The agony continues
At precisely 7.15 a.m. on Wednesday, 29 October 2014, life in the
estate hamlet of Meeriyabedda, in the Badulla District, literally got
interred in tons of mud and rubble, in what is now known as one of the
worst earthslips in Sri Lanka. Two square kilometres of land shifted
axis in a matter of seconds, burying the entirety of the Meeriyabedda
More than a 100 people were believed to have lost their lives in the
early morning devastation. However, days later, the toll was computed at
38 dead, over 1,200 displaced, and widespread destruction to property.
Among the dead were three children.
Among the buildings completely destroyed were seven line rows
(quarters), a temple, a community centre, several milk collecting
centres, a telecommunication centre, three estate bungalows, and several
houses and boutiques.
Families cramped for space in a classroom
Close to 500 of the displaced were provided shelter at two schools –
the Shri Ganesha Tamil Vidyalaya in Meeriyabedda and the First Tamil
School and the rest in several makeshift welfare camps in the adjoining
The displaced families, many of them with small children were not
expected to remain in the temporary shelter for long. And many have
found alternate accommodation. But many still continue to be displaced
five months on, losing hope of the promised relocation and a home to
call their own.
Devoid of the safety and familiarity of home, life for the displaced,
especially displaced in a harrowing manner, can be a continuing
nightmare. And forced to remain in temporary shelters for indefinite
periods, often cramped for space, sometimes devoid of even the basic
amenities, life can become misery uninterrupted. And utterly miserable
it is for displaced families still sheltered at Shri Ganesha Maha
Cramped into a single classroom are eight families, with ragged saris
hung across ropes providing the only privacy. More squalor than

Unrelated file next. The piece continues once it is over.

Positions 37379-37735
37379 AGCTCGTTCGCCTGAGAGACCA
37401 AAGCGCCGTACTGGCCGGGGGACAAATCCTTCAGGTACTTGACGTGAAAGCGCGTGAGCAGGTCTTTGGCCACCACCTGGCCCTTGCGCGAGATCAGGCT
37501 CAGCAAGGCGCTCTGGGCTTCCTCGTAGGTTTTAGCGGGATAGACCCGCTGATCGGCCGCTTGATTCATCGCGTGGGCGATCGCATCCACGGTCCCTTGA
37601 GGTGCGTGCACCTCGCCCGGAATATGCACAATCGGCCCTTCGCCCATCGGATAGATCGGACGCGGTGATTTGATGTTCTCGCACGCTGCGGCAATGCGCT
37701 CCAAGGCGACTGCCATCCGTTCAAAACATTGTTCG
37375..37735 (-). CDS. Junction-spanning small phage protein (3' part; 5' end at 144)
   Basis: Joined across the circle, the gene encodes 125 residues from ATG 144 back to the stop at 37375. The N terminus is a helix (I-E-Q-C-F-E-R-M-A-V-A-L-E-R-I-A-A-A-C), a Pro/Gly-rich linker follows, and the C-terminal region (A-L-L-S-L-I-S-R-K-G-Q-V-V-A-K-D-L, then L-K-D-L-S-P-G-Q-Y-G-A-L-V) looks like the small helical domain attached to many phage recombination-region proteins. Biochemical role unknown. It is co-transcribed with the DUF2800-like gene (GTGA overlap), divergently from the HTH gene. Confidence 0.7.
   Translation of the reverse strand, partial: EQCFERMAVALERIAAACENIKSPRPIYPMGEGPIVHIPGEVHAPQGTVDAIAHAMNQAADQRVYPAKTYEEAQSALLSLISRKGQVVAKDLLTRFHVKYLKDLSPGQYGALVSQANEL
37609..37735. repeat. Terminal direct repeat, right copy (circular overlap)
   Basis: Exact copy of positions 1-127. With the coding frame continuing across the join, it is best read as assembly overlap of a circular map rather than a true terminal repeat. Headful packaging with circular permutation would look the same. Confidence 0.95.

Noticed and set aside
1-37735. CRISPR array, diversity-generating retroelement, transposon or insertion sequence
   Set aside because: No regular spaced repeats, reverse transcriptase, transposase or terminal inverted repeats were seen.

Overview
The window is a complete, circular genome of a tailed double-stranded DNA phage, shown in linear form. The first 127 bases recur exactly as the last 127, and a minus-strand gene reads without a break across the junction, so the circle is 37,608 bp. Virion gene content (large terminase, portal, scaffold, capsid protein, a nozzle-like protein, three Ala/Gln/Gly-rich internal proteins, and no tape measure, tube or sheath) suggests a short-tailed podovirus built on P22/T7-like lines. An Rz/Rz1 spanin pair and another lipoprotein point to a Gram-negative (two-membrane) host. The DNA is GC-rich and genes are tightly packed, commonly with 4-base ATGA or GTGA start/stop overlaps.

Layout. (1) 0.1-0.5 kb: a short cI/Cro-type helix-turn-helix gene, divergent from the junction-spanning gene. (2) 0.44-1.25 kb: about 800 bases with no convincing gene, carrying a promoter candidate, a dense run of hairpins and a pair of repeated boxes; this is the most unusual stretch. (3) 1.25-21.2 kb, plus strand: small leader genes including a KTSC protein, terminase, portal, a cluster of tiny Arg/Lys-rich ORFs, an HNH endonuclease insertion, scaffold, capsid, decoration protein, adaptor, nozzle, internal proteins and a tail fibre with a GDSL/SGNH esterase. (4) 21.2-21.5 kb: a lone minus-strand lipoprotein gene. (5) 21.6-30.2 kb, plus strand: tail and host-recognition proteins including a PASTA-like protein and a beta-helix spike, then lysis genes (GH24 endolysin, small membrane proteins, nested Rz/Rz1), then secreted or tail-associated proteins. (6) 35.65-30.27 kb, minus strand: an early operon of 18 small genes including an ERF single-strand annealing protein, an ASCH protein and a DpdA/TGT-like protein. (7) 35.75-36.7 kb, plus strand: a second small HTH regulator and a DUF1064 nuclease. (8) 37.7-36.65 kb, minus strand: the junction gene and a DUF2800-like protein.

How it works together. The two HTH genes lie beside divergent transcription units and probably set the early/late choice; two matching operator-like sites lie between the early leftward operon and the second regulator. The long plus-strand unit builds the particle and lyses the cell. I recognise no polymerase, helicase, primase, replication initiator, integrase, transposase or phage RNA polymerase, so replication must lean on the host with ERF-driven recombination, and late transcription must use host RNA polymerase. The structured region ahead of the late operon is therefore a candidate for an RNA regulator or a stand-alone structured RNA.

sanctuary, it is a heart- wrenching sight giving one an indication the
agony life continues to be for these families, who escaped with their
lives only to fall down a rabbit hole and into a life of utter
The stark sense of despair ... the wretchedness... is all too
evidenced in the face of two frail, old people huddled together near a
makeshift toilet. Letchimi and Yogaraj, two of the displaced whose
combined work experience in the Meeriyabedda estate totals a grand 78
years (Letchimi 33 and Yogaraj 45), can’t quite comprehend why fate has
been so cruel to them. Warned not to return to the land they are
familiar with because of its susceptibility to future slips, they have
been in the temporary shelter wondering when their lives will take a
turn for the better or whether it ever will.
“Our diet contains dhal and soya-meat. Water is scarce,” they claim
as a matter of fact, concerned more with the worry that their lives have
been in limbo since the earth slip occurred nearly five months ago.
“What we really need is a permanent abode for us to live in,” plead
Letchimi and Yogaraj. Their plea finds resonance with Velu and
Kathiravel, two other long term estate workers and neighbours in misery.
The condition these displaced are forced to live in is cause for
concern. But the local PHIs Ravindra Piyaratne, while admitting there
are 64 displaced estate workers provided shelter at the school, claims
that the squalid conditions they live in are the fault of the displaced.
“They seem to be rather indifferent to primary health care and are
always non-cooperative with the health authorities,” he alleged, adding
that fortunately no infectious disease has broken out as yet. Even under
normal circumstances Shri Ganesha Maha Vidyalaya is poorly equipped and